In relationships and marriages, abuse comes in many forms, not all of which are physical. When someone repeatedly uses words to demean, frighten, or control someone, it’s considered verbal abuse.
You are likely to hear about verbal abuse in the context of a romantic relationship but it can also occur in other family relationships, socially, or on the job. Verbal abuse takes a toll. It can sometimes escalate into physical abuse, too.
If you are being verbally abused, know that it’s not your fault. You may not even know you are being abused. You have to know how to recognize it and what you can do next.
In relationships, couples get into arguments from time to time. Sometimes they lose their cool and yell. It’s all part of being human, but verbal abuse isn’t normal.
The trouble is, when you are involved in a verbally abusive relationship, it can wear you down and you might begin to question yourself or walk around eggshells when your partner is around so as not to provoke them.
Men and women should know that normal disagreements don’t dissolve into name-calling or personal attacks, they don’t happen every day, arguments revolve around a basic issue. They aren’t character assassinations.
When you disagree with your spouse, you listen and try to understand the other’s position, even when you are angry. One of you may yell or say something truly awful out of frustration, but it’s an unusual occurrence and you work through it together.
Even if you can’t agree completely, you are able to compromise or move on without punishments or threats and arguments aren’t a zero-sum game: One person won’t win at the detriment of the other.
Consider it a red flag when the other person insults or attempts to humiliate you. Then they accuse you of being overly sensitive or say that it was a joke and you have no sense of humor. They frequently yell or scream at you.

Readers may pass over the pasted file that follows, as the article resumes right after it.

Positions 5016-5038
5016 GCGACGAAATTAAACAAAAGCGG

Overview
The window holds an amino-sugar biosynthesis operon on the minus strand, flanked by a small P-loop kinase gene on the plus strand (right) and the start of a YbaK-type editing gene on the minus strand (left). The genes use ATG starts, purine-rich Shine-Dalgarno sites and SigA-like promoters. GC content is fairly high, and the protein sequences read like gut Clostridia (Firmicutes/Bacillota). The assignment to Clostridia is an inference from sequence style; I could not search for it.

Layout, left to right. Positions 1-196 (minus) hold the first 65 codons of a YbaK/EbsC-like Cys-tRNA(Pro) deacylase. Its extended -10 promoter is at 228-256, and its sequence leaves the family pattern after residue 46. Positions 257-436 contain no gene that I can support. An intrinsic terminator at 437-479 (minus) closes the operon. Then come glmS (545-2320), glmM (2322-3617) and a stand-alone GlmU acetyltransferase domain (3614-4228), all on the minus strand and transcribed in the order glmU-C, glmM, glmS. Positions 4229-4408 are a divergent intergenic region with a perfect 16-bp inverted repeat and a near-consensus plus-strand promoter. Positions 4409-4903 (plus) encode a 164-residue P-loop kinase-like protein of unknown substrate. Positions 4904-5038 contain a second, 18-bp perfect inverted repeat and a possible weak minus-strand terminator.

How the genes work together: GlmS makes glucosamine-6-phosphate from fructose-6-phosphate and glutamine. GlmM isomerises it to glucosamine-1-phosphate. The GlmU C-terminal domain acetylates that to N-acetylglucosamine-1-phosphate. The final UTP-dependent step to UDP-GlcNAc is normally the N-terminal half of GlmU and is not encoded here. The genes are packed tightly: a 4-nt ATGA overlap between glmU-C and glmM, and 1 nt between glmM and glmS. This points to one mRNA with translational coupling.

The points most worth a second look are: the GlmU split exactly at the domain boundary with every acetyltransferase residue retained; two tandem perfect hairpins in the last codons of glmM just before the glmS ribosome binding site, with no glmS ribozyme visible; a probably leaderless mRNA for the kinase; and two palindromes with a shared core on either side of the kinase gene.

Arguments take you by surprise, but you get blamed for starting them. The initial disagreement sets off a string of accusations and dredging up of unrelated issues to put you on the defense.
You are being abused when your partner tries to make you feel guilty and position themselves as the victim. They save their hurtful behaviors for when you are alone but act completely different when others are around.
They get into your personal space or block you from moving away. They hit the wall, pound their fists, or throw things. They want credit for not having hit you.
In relationships, name-calling is unhealthy. Sometimes this behavior is obvious, at other times; it is disguised as negative teasing. Habitual name-calling is a method of belittling you. You are being verbally abused when your partner says: “You don’t get it, sweetie, because you are just too dumb.”
Condescension is another attempt to belittle you. The abuser’s comments can be sarcastic, disdainful, and patronizing. It’s all to make themselves feel superior. Condescension is a tool of verbal abuse.
There’s nothing wrong with constructive criticism. But in a verbally abusive relationship, it’s particularly harsh and persistent in an attempt to chip away at your self-esteem.
Abusers want you to feel bad about yourself, so they tow the degradation line. They employ humiliation and shame to degrade you and eat away at your confidence. For example: “Before I came along you were nothing. Without me you will be nothing again.”